The Nepra further said the power regulator held that major increase was necessitated by decision of the Council of Common Interests (CCI) to pay more than Rs86 billion arrears to Khyber Pakhtunkhwa (Rs24.3 billion) and Punjab (Rs62 billion) on account of NHP. The remaining Rs33 billion was also required for payment to the two provinces on account of regular NHP payments at the rate of Rs22 billion per annum to KP and Rs10 billion to Punjab.

The CCI decision and subsequent agreement with provinces entailed KP and Punjab to get Rs1.10 on each unit of electricity produced at public sector projects like Tarbela and Ghazi Barotha in 2015-16 which has now been indexed up at Rs1.16 per unit.

The regulator noted that centre and KP signed an MoU in February 2015 which was concurred by the CCI in its decision on February 29, 2016 wherein regular NHP at the rate of Rs1.10/kWh was fixed and payment of Rs70.0 billion was agreed as full and final settlement. The same was later on included by Nepra in the tariff of Wapda Hydroelectric and notified in June 2016.

The similar agreement was also extended to Punjab in December 2016 on the analogy of KP. The NHP was payable to the provinces through the revision of bulk supply tariff for fiscal year 2017-18 as cost of generation and passed on to consumers.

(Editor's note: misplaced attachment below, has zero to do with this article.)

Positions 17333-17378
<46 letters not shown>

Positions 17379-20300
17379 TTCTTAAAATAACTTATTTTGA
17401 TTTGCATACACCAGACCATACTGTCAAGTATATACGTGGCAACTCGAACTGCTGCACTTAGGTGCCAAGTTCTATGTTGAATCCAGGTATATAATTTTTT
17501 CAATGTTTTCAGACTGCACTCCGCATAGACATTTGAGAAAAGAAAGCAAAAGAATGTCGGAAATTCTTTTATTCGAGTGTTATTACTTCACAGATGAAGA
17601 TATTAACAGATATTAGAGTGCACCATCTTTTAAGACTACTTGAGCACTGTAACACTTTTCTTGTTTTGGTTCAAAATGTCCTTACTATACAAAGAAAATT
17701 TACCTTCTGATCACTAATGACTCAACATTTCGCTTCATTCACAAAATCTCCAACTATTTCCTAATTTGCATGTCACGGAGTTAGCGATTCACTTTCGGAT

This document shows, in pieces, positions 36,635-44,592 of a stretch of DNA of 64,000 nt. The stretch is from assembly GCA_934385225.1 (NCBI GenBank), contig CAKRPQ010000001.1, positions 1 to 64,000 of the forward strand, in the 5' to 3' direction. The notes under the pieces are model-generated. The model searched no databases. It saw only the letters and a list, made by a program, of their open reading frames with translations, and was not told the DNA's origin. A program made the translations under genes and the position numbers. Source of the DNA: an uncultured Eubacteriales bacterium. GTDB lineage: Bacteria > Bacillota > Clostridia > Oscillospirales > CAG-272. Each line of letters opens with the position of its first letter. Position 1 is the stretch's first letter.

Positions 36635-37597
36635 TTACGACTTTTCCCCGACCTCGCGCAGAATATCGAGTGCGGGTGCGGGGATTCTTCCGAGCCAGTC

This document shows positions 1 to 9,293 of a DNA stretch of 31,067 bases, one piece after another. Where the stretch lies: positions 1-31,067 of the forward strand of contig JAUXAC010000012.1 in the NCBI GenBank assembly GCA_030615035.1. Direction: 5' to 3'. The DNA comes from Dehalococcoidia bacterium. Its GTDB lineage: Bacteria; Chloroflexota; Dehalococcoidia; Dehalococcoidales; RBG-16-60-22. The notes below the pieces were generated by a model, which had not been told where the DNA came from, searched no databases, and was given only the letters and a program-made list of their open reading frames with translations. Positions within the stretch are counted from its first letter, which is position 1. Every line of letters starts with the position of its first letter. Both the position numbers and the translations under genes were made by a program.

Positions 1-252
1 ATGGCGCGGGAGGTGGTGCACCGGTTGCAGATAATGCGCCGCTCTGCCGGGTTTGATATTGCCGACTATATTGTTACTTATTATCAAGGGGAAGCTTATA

The regulator said under Article 161 (2) of the Constitution, the computation of NHP shall be in accordance with a rate to be determined by CCI exclusively and no other authority or body can make a determination on the subject matter. This fact has also been recognised by the Supreme Court of Pakistan in the Gadoon Textile Mills case.

The Nepra said the Kazi Committee Mechanism (KCM) under which the NHP was originally calculated for KP was not sacrosanct but the decisions of the CCI because KCM had been amended, revised, enhanced, curtailed and even outright rejected in various disputes and for various parties. “The CCI itself has approved other methodologies for calculating Net Hydel Profits and invalidated the KCM from time to time, leaving the subject matter open to dispute”

Hence, in the given situation, the constitutional forum of CCI which is mandated to determine the amounts of Net Hydel Profit as per the provisions of Constitution of Pakistan and resultantly, any dispute relating to the application or determination of Net Hydel Profits, or the underlying methodology for calculation of the same, would remain within the exclusive domain of the CCI.

The regulator said the decision was taken on the request of Wapda which said it was required to make the payment to the Punjab government for Rs82.71 billion as arrears of NHP, duly approved by CCI and it will be the full and final settlement of the claim of the Punjab government as on June 2016. To settle Rs38.12 billion, Wapda had issue irrevocable promissory note on December 31, 2016 without any impact on tariff.